G. K. Chesterton was a journalist, playwright, poet, biographer, novelist, essayist, literary commentator, editor, orator, artist, and theologian. Orthodoxy is his great apologia for the Christian faith, which was prompted by a serious attack in 1903 against Christianity by well-known newspaper editor Robert Blatchford.
Published just five years later, Chesterson’s famous reply took the form of an autobiographical account of his own indoctrination into the faith. Rather than attempt to explain how Christianity can be believed, he emphasizes what fulfillment in this life can come from believing. His argument is that people in western society need a life of “practical romance, the combination of something that is strange with something that is secure. We need so to view the world as to combine an idea of wonder and an idea of welcome.”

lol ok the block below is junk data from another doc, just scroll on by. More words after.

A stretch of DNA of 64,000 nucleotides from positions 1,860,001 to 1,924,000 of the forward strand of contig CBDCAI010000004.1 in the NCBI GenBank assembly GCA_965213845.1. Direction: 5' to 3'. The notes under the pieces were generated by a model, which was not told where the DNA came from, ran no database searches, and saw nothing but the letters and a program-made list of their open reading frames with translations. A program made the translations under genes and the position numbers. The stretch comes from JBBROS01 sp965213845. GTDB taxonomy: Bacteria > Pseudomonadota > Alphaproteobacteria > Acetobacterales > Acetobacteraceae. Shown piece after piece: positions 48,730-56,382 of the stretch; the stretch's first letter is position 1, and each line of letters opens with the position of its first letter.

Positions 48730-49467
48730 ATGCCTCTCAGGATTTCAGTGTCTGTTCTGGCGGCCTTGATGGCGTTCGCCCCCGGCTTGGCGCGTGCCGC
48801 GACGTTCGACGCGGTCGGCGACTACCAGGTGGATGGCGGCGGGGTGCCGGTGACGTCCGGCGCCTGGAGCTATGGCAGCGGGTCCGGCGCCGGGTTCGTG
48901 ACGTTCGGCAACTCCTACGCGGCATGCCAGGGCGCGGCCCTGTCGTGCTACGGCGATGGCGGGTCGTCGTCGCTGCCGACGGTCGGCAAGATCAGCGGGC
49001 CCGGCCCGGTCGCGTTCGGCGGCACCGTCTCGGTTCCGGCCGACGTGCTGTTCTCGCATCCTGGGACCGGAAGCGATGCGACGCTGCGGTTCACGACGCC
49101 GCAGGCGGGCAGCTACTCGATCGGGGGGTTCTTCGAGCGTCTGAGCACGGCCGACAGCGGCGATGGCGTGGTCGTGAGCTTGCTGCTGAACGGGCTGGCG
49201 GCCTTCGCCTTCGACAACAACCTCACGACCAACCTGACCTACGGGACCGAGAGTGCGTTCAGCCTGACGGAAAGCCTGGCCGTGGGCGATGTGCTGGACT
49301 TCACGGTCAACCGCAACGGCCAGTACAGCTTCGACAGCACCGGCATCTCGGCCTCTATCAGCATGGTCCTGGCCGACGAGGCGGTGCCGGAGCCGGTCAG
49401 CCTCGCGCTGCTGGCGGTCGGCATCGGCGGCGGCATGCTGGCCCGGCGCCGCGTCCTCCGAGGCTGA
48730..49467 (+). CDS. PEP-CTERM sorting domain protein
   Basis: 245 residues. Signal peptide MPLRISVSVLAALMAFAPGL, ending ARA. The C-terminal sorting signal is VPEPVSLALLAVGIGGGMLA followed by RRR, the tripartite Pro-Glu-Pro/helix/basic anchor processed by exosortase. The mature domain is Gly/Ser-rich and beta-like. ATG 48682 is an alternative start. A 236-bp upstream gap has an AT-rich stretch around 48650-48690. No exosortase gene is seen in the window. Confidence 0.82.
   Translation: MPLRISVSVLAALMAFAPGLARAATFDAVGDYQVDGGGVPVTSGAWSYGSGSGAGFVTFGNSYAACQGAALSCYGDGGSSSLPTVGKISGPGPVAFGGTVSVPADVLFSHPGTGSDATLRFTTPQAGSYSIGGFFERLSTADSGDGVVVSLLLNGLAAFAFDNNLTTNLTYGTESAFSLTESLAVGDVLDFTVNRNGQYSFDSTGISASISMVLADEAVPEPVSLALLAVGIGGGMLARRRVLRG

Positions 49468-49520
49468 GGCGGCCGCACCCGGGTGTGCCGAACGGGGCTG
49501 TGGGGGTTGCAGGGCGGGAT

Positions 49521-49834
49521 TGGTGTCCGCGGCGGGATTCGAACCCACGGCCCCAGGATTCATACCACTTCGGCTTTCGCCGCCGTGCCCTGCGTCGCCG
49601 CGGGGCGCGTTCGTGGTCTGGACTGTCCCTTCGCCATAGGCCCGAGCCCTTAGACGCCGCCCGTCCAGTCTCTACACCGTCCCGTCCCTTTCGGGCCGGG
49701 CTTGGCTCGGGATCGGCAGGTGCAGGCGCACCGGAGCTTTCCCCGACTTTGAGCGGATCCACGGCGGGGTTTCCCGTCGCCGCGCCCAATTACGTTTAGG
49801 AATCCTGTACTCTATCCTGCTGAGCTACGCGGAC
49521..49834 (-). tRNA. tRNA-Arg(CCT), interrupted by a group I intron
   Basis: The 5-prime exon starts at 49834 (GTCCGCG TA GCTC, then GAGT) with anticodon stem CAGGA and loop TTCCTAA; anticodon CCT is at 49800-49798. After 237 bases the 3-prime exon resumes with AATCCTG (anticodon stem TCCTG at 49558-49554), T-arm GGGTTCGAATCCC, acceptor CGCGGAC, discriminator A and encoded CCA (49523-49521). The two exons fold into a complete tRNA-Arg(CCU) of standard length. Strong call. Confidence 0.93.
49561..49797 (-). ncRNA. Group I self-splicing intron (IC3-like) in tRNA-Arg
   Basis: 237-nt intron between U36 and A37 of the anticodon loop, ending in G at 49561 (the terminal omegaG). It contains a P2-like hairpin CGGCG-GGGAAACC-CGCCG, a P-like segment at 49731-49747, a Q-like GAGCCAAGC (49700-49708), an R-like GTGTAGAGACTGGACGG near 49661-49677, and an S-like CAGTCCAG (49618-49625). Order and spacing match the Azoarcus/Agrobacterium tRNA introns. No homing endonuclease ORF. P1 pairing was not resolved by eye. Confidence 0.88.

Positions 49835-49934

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Chesterton Thinker Extraordinaire
I was introduced to Chesterton via C. S. Lewis. Lewis in his letters mentions his reading and love of Chesterton. Some of the thoughts in Mere Christianity find their root in this work of mental greatness. In Lewis' Autobiography, Surprized By Joy. Lewis writes, "His humor was of the kind which I like best."
Chesterton a Catholic and Lewis was a protestant. Chesterton's thought is also basic Christianity. It does not sound like church it is deep and real. A must read for even an atheist. Gilbert Keith Chesterton is an man everyone will enjoy knowing.